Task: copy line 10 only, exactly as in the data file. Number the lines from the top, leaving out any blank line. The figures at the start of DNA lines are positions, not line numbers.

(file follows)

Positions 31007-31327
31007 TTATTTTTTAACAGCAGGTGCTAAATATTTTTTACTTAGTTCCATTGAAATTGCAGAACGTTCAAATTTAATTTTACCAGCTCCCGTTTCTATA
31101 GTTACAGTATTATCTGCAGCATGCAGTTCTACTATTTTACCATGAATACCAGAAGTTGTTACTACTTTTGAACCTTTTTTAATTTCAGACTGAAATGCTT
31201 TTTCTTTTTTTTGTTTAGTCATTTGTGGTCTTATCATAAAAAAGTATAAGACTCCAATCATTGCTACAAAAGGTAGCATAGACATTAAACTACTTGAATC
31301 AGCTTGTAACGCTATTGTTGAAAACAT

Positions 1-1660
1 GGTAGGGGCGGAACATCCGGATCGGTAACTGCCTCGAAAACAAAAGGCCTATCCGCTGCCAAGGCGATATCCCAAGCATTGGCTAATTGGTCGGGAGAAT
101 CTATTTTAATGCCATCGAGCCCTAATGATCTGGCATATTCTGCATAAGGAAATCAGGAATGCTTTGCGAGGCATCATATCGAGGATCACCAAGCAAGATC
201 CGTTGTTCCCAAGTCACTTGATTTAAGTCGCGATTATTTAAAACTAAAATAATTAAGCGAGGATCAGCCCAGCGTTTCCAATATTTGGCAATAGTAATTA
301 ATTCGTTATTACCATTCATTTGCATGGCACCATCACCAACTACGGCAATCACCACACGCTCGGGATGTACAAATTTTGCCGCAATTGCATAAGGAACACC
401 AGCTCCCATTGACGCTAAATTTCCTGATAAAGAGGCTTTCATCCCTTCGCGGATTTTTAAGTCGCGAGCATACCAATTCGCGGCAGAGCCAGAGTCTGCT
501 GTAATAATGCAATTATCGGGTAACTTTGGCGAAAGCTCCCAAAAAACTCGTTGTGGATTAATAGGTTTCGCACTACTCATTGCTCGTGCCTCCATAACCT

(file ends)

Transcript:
301 ATTCGTTATTACCATTCATTTGCATGGCACCATCACCAACTACGGCAATCACCACACGCTCGGGATGTACAAATTTTGCCGCAATTGCATAAGGAACACC